When Ellie James opened her Secret Santa present, she burst into tears.
It was yet another bar of soap.
She had received so many over the years – along with copious bottles of perfume and body spray.
Just as with all the other “gifts”, she knew it hadn’t been chosen as a thoughtful gesture but as a hint – that she was smelly.
When she opened her present, her colleagues roared with laughter and Ellie fled the office in embarrassment.
Sadly she has had to endure similar humiliations for 14 years because she suffers from a bizarre medical disorder which makes her smell of fish. It can also make her reek of rotten eggs.
Today Ellie, 44, bravely reveals how she is just one of a handful of Brits to be diagnosed with Trimethylaminuria (TMAU).
Also known as fish-odour syndrome, it has had a devastating impact on her life.
Bullies have dubbed her Smelly Ellie and have even posted body spray through her letterbox.
She was first struck down with the condition at the age of 30. Her body is unable to cope with certain foods – meat, dairy, coffee and fish – and releases trimethylamine, which creates a putrid odour.
But even when she avoids those foods there are days she is unable to stop the smell. It leads to her being abused in the street and on public transport.
At her lowest point she was taking a bath five times a day.
Company director Ellie, from Abingdon, Oxfordshire, explained how she became aware of her condition: “At first I didn’t understand what was wrong. I’d always had impeccable hygiene.
“The smell was a complete mystery. I wondered if my cat had brought in a mouse and left it to rot.
“But I slowly realised it was me when strangers began to stare at me while holding their noses. I heard people whispering about me in the office.
“I would come home from work every night and cry. Soon people were showering me with gifts of perfume. At Christmas I’d get soap – it was completely humiliating.
“Once a driver actually installed an air freshener on the bus I use and a passenger said it was my fault. It was soul-destroying.
“It was a real struggle getting out of bed in the morning.”
Alarmingly, Ellie got so desperate she started to scrub her skin with kitchen detergent until it was red raw. “I was at my wit’s end,” she said.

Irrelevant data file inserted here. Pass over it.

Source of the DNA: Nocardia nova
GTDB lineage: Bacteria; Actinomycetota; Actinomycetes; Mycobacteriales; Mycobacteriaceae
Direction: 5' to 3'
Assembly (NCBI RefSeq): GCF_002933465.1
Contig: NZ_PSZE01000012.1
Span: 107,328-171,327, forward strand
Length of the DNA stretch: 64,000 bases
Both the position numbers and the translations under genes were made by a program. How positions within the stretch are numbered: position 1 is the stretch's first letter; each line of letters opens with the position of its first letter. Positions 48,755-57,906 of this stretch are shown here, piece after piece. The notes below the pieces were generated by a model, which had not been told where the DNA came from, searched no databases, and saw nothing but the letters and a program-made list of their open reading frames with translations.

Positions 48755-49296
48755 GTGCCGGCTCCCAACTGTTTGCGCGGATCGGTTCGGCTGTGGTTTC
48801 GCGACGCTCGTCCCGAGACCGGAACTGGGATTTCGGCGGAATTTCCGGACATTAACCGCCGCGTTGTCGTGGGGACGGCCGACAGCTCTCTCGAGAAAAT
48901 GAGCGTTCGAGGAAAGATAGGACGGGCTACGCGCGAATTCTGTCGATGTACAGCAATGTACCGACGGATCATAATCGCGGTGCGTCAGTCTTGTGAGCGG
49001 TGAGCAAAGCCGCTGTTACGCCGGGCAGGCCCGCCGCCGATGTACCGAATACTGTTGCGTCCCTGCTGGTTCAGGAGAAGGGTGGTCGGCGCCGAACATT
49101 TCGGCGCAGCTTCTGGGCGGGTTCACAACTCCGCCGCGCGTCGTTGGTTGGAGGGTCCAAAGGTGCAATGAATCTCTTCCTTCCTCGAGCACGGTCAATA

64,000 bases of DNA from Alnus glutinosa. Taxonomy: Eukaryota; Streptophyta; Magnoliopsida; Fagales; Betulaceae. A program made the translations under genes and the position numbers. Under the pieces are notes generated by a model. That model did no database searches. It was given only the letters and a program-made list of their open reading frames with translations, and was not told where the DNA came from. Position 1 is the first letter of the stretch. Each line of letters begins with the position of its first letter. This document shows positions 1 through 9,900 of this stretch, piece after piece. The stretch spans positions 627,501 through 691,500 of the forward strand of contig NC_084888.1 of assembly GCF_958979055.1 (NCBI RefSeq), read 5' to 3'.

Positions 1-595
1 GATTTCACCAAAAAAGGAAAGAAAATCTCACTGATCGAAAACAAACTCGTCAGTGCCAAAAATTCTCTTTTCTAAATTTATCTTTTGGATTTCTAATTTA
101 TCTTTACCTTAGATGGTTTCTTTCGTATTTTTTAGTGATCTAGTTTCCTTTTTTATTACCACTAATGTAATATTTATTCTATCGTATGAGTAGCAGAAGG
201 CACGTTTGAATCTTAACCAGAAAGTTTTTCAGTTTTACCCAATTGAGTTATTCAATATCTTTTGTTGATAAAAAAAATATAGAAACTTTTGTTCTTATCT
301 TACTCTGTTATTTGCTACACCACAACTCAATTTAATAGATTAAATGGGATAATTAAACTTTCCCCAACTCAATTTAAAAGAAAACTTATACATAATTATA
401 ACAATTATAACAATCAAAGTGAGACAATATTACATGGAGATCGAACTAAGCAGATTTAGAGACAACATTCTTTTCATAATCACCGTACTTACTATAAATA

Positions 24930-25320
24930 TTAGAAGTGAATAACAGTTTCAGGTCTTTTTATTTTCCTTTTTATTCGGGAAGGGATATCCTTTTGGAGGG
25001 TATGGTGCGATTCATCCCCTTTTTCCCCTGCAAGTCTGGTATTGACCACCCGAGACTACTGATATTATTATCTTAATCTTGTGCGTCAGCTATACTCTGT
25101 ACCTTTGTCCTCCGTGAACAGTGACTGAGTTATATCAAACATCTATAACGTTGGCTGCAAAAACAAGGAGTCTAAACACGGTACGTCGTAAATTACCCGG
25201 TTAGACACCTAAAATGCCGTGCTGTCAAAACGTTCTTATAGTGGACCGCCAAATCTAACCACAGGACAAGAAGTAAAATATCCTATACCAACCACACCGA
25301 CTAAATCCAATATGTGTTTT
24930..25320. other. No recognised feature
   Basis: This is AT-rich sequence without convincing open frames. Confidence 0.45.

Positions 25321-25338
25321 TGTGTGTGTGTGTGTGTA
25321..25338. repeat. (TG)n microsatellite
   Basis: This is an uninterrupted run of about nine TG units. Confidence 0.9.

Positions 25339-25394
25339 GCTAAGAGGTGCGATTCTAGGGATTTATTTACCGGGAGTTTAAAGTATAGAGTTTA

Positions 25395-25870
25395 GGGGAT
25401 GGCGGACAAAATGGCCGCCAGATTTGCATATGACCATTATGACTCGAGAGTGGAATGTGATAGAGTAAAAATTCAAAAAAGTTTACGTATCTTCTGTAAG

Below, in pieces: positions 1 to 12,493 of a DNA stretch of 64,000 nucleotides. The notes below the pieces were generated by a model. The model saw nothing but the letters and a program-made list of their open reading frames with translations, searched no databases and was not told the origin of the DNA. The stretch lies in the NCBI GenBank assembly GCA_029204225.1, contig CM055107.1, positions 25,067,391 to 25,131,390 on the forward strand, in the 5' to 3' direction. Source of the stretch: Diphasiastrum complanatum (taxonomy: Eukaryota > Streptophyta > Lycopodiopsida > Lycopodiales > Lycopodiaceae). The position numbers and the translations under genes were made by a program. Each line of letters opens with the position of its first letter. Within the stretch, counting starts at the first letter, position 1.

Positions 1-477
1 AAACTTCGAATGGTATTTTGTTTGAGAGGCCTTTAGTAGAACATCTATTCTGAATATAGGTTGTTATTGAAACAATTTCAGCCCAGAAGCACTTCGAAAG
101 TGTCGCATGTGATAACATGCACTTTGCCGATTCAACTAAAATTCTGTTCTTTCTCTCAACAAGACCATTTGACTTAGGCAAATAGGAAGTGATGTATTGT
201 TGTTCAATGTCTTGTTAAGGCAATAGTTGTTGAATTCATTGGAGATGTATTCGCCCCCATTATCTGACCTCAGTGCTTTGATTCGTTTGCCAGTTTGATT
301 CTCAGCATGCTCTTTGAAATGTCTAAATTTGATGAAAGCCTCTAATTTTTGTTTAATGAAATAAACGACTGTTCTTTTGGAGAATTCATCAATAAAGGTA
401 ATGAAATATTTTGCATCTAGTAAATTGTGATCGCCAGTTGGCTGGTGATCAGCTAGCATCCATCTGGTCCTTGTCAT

It took doctors seven years to diagnose the condition after she first plucked up courage to visit her GP in 2005.
“The doctor started to lecture me on personal hygiene and told me how to wash,” she said.
She was so mortified she waited a whole year before seeing another doctor.
But together they researched the possible causes and in 2007 she came across an online forum for people with TMAU.
“Although it was hard to swallow I felt relief as I’d finally found the answers I’d been looking for,” she said. She was referred to an endocrinologist – an expert on hormones – who put her on antibiotics and suggested a diet plan.
She said: “I began to wash with a special pH-balanced soap after I found out washing excessively with normal soap made the smell even worse.
“There is no cure but making these changes helps.”
Brave Ellie added: “Now when someone holds their nose I take them aside and explain I have a medical condition. I hope my story will help educate those who point fingers and encourage other sufferers to find the strength to get help.”
Now she is beginning to get her confidence back and has even found love with boyfriend Dan Molston, 50.
They first met in 2006 through mutual friends and bonded over an interest in cycling. Romance developed earlier this year.
Loyal Dan said: “Ellie is a lovely person and that’s all that matters.”
What is TMAU?
The condition is a metabolic disorder in which the body loses the ability to properly break down the trimethylamine found in certain foods.
Trimethylamine then builds up and is released in the sufferer’s sweat, urine, and breath, giving off a strong fishy odour.
Women are more likely to develop the condition than men, possibly because female sex hormones aggravate the symptoms.
It can result in depression and other psychological problems. It is so rare that only a handful of people have been diagnosed in the UK.